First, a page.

2010-11 Pacific Division Preview
The Pacific Division has long been about the Lakers and everybody else. This year is no different. Still, things are set to be shaken up a little bit.
1. Los Angeles Lakers
The Lakers a gunning for their second threepeat since the turn of the century and there is no reason to think that they won’t have a legitimate shot at achieving that goal. Kobe Bryant is still one of the top two players in the game. Pau Gasol could have been chosen as Finals MVP last year if those awards were ever based purely on numbers. There is length, depth, and some old guy sitting on the bench who is supposed to be pretty good at coaching. All of the offseason’s attention centered on the big-name moves made in the East, but the Lakers’ addition of Steve Blake and Matt Barnes to a championship team deserves more credit. The team is legitimately 12-deep, which eases the pain of Andrew Bynum’s perpetual state of injury. They’ll be ready to defend their title come playoff time.
2. Los Angeles Clippers
Every year I say that the Clippers will be an improved team. And every year they find some way to prove me wrong. This season will either be the year that my belief in them pays off or further evidence of my prognosticative ineptitude. Baron Davis is a legit point guard when his mind and body are where they need to be. Chris Kaman is an All-Star offering nightly double doubles. Eric Gordon is a quality young player. Blake Griffin is athletically ridiculous and will raise eyebrows and few times a night, assuming he finds a way to stay healthy. They aren’t going to win any rings any time soon, but this could be the year the Clippers are competitive. Or it could be a year just like every other. Time will tell.
3. Phoenix Suns
There are circles of fans who argue that Steve Nash should be considered for MVP every year because of his value to the Suns and the uptempo system they employ. If he manages to take this squad– sans Amare Stoudemire, who now calls New York home– to the playoffs, I may just listen to those MVP arguments. Nash is inching closer to 40 every day and is slowing down, though still one of the league’s best. Jason Richardson is a pretty good scorer unless you ask him to dribble. Hedo Turkoglu might be the player who ran the show for a Finals team two years ago or he could be the disappointment he was last season. Behind those guys are role players who aren’t terrible, but who aren’t capable to the explosive performances Stoudemire gave us in the Playoffs and throughout the season when his motivation was there. I don’t think they’ll be a bad team, but it might be too much to ask Nash to carry this team into the postseason.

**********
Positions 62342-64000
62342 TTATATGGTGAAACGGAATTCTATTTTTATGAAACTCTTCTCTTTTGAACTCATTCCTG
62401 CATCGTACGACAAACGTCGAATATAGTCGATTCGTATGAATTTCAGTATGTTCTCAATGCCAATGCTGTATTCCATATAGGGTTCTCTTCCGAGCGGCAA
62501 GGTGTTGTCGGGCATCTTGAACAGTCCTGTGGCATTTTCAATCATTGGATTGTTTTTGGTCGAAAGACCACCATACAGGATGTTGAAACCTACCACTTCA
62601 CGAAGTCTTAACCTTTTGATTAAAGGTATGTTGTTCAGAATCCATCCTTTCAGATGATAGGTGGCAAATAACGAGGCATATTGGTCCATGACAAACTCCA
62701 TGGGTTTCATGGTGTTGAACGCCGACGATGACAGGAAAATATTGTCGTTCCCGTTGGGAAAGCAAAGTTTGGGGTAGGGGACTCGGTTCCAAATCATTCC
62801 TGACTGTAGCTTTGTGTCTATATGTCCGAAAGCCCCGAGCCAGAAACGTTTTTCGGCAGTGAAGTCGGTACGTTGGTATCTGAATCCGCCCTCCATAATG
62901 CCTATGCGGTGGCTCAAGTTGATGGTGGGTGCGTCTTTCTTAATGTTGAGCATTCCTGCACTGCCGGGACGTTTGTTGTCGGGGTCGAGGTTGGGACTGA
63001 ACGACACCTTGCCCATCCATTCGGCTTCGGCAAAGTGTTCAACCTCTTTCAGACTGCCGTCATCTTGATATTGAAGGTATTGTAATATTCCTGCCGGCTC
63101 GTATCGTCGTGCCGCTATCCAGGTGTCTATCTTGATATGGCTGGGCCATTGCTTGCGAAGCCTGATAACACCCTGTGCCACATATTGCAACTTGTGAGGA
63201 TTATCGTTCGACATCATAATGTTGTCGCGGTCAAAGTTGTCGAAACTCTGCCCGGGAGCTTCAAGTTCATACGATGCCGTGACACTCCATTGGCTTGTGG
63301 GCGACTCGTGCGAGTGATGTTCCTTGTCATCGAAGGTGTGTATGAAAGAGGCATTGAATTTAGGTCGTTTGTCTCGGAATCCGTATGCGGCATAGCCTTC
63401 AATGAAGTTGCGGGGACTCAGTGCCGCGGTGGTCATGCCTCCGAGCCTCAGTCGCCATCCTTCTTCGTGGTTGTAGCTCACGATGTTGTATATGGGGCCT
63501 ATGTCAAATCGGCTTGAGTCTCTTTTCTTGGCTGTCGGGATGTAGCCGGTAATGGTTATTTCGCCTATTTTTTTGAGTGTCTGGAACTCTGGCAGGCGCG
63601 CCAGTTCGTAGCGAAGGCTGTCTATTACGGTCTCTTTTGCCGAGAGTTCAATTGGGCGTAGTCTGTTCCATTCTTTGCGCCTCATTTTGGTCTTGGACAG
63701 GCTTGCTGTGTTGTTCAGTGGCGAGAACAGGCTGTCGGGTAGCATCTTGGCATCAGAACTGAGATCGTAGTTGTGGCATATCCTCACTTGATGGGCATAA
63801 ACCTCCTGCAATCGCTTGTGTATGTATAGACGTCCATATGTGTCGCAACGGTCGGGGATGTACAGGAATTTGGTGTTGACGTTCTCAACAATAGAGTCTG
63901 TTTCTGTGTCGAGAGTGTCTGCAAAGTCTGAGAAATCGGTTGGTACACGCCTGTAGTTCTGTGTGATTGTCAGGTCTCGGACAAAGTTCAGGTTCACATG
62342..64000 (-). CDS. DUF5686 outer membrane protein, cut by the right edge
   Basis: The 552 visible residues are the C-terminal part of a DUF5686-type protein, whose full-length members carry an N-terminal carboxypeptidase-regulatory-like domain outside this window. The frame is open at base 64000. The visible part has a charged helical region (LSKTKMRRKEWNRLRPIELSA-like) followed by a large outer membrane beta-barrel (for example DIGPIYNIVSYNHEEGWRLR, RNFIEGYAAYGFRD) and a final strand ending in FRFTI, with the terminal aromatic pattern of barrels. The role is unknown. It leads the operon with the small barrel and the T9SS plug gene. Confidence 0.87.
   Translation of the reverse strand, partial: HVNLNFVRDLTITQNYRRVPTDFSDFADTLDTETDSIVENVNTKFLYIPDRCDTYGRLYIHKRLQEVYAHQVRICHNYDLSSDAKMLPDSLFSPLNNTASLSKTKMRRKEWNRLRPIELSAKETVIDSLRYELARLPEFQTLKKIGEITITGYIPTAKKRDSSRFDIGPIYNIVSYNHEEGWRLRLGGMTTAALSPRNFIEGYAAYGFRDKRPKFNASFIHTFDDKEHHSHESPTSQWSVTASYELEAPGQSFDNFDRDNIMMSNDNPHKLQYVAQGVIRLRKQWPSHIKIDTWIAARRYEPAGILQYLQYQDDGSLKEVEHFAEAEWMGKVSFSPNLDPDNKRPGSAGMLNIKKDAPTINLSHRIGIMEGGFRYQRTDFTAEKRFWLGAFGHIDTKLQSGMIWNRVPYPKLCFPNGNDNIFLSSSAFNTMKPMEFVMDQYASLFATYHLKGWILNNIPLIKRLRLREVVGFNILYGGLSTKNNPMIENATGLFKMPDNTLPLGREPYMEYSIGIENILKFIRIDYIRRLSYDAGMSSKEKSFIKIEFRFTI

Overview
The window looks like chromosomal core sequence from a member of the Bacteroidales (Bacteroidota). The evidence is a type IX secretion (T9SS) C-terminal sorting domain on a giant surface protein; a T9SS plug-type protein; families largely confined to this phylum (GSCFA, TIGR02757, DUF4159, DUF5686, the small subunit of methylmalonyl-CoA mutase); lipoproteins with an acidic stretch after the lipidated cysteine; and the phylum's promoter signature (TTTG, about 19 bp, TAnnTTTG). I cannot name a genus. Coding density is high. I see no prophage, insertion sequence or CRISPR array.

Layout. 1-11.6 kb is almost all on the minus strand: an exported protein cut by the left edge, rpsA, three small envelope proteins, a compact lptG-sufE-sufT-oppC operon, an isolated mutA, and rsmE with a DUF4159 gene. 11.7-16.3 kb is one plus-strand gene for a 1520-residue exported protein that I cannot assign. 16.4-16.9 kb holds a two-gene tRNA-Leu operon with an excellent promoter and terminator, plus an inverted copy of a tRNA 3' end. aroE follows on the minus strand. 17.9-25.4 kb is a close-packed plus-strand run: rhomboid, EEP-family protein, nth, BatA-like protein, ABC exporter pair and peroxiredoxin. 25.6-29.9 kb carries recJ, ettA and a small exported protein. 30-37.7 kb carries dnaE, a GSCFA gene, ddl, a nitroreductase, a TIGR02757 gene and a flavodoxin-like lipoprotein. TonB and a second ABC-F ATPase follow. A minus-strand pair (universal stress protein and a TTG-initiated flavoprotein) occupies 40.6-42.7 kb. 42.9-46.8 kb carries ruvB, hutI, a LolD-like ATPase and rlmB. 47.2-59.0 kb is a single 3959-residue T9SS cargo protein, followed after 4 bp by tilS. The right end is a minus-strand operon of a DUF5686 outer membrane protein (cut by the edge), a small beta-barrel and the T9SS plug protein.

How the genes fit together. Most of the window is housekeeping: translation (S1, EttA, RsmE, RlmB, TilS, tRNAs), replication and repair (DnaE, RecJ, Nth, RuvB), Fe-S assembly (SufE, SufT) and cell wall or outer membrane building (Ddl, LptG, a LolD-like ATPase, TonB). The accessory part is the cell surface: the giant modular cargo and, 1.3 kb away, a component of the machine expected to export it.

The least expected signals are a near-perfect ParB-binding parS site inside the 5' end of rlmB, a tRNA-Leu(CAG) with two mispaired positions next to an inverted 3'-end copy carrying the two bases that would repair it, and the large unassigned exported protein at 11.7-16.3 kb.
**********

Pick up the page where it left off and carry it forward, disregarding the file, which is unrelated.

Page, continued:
4. Sacramento Kings
DeMarcus Cousins was the second best player in the draft, due respect to Evan Turner and Derrick Favors. He will spend this season proving it to everyone and hopefully not being too much of an on-court knucklehead. Cousins and Tyreke Evans are the big and little combo of the future. Carl Landry, Jason Thompson and Omri Casspi are all nice pieces. But come opening day, no one on the roster will be over the age of 30. Inexperience will keep the Kings from being as good as their talent dictates, but the building blocks for the future are in place.
5. Golden State Warriors
New owner. New coach. New system. New players. Same old stuff on the floor. There is plenty of talent to be found on the Warriors’ roster, but that talent will probably not come together in a way that will equal wins. Under Don Nelson, the team would pretty much try to outscore their opponents every night. Nelson has been forced out and Keith Smart takes over, bringing in a new style of play and (gasp) asking the team to play defense. Monta Ellis, David Lee and Stephen Curry are as talented a threesome you’ll find in the league but– oh wait, there are more talented groups of three players in the NBA? How did I miss that?